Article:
After a successful first outing in 2015, Academic Book Week returned last week with more than twenty events, both ‘real’ and online, and a range of exhibitions, competitions, and discount offers across the country. From London to Stirling, and Birmingham to Bangor, publishers, universities, and bookshops celebrated the importance of the academic book to British life. The British Library hosted several events, bringing together publishers, researchers, and start-ups for a workshop on new tools in academic publishing, and sharing innovative work from the university presses at UCL and Cambridge. In Oxford, the London Book Fair’s Tech Tuesday considered what the future might hold for the sector, while online, a Twitter debate featuring representatives from Digital Science, the Royal Armouries, and Glasstree asked whether self-publishing might play a part in that future.
At the forefront of this year’s Academic Book Week, as in 2015, was a poll: this time, people were asked to choose a winner from the Twenty Academic Books that Shaped Modern Britain. From an illustrious and wide-ranging shortlist that included Stephen Hawking’s A Brief History of Time, Germaine Greer’s The Female Eunuch, and E. P. Thompson’s The Making of the English Working Class, the public chose John Maynard Keynes’s General Theory of Employment, Interest and Money. The full shortlist can be found on the Academic Book Week website, along with a brief introduction to each title – an interesting reading project for an ambitious book group in 2017, perhaps?
It’s been a busy few weeks for Cambridge University Press, which announced a new senior vice president for academic publishing in the Americas. Brigitte Shull, formerly vice president for Management, Business, Economics, and Political Science publishing at Springer Nature, will report to Academic MD Mandy Hill. Cambridge has also launched a new discoverability initiative, updating the metadata for more than 24,000 titles to improve the quality of its MARC records and so increase satisfaction amongst librarians and users.
Liverpool University Press has launched the first of two innovative collaborations with the University of Liverpool Library. Using Primary Sources is an Open Access teaching and study resource produced in partnership with the university’s Department of History, and funded by UK not-for-profit educational services provider JISC. Combining rare archival source materials with peer-reviewed chapters from leading academics, the project exemplifies the growing trend for deeper partnerships between university presses and their parent institutions. Liverpool University Press has also partnered with Ubiquity Press to host another of its projects, Modern Languages Open, launched in October 2014 as a platform for the open access publication of research across the sector.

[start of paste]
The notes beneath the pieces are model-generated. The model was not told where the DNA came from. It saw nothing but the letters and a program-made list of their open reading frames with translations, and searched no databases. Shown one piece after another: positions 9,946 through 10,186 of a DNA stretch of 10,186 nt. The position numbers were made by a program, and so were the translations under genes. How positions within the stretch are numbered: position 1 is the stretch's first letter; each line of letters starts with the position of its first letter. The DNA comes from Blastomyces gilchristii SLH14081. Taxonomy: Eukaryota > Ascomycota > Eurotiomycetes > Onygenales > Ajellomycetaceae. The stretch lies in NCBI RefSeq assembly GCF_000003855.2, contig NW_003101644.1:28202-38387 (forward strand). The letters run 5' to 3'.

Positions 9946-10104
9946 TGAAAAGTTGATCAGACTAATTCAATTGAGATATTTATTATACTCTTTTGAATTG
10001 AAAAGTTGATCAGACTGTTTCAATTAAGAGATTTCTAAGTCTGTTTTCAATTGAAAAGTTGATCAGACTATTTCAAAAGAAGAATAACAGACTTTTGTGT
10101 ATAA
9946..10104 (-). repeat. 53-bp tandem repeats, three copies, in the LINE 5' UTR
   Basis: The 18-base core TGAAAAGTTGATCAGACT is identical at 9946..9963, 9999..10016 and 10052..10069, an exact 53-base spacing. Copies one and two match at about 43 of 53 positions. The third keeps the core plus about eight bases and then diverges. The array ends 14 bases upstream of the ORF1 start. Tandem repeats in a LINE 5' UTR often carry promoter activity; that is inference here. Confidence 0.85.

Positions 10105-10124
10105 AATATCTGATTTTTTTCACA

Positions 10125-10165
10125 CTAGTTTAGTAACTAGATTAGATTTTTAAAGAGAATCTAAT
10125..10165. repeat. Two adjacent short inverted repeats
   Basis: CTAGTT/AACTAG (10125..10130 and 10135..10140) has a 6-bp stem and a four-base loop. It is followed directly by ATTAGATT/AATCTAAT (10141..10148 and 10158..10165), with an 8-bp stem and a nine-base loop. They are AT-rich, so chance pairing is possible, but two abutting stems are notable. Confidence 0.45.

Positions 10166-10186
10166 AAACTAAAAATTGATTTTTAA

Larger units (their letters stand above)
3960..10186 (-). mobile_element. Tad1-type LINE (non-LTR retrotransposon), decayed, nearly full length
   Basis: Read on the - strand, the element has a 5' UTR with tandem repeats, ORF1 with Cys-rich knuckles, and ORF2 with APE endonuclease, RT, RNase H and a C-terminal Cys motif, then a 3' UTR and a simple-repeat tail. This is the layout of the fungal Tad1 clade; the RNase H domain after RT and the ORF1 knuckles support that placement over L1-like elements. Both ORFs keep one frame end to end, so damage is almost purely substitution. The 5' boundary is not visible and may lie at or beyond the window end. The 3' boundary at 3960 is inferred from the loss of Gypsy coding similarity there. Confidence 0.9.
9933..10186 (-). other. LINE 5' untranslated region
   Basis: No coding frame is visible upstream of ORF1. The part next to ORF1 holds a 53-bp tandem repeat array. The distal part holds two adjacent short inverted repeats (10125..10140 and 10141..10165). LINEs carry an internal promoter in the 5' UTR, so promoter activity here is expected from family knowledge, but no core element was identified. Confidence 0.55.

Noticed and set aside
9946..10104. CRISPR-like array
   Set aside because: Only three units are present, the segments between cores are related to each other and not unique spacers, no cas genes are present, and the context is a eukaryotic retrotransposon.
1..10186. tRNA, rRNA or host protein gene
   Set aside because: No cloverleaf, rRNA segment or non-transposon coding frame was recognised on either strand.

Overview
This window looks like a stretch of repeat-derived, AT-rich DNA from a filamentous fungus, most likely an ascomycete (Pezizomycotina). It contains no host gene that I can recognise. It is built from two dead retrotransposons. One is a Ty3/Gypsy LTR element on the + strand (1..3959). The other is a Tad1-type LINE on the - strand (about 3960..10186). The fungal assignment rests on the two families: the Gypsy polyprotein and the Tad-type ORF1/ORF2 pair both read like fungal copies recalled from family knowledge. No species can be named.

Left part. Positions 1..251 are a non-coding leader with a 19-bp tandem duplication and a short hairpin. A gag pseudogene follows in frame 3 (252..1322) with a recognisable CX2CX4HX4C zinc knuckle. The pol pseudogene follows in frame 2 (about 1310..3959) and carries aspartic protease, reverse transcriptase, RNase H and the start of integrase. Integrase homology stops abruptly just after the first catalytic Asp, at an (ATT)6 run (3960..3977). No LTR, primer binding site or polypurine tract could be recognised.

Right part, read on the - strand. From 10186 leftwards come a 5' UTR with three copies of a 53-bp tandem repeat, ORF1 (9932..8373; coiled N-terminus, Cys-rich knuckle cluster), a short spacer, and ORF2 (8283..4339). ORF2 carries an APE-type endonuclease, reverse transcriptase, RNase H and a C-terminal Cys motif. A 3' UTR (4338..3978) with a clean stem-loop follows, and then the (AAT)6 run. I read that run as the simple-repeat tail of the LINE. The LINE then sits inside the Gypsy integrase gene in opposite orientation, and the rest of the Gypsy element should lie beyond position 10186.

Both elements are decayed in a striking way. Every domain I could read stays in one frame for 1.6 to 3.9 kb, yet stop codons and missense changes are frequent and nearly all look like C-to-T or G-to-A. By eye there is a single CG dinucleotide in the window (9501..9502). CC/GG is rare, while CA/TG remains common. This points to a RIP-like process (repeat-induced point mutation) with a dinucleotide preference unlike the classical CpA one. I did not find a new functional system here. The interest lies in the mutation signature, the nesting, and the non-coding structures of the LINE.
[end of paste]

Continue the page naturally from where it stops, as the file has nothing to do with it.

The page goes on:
The announcement of the shortlists for the 2017 IPG Awards has seen a hat-trick of nominations for social and behavioural sciences publisher Jessica Kingsley Publishers, which celebrates its thirtieth anniversary this year. The London-based press is listed not only for the ProQuest Academic & Professional Publisher of the Year, alongside Edward Elgar Publishing, Cambridge University Press, and SAGE, but also for the Nielsen Digital Marketing Award, and the Alison Morrison Diversity Award, in recognition of a list that seeks to promote inclusion and normalise people’s differences. In the first year of the IPG Awards, back in 2007, Kingsley took home two titles – Academic and Professional Publisher and overall Independent Publisher of the Year. In its anniversary year, could it go one better? We’ll find out on February 9th, at the annual IPG Spring Conference.
Another publisher celebrating an anniversary is Emerald, which has marked the occasion with a fresh identity, a new corporate structure and a series of new websites. The new Emerald Group brand will incorporate all the company’s existing businesses and any future acquisitions, while the publishing business Emerald Group Publishing will become Emerald Publishing. A special Emerald at 50 website highlights the publisher’s achievements over its first fifty years, and shares its fifty most influential articles, from 1967 predictions of the future of computing to last year’s investigations into teacher involvement in curriculum development.
Two interesting developments across the Atlantic may have implications for UK academic publishers. JSTOR has published a white paper on Reimagining the Digital Monograph, asking how the digital experience and value of the long-form scholarly argument can be improved, while the Modern Languages Association has launched Humanities Commons, a not-for-profit platform for networked scholarly communication providing a repository for papers, plus social networking, collaboration and blogging tools. MLA Director of Scholarly Communication discusses the thinking behind the site in an interview with the Scholarly Kitchen.
Alastair Horne writes our Academic Newsletter.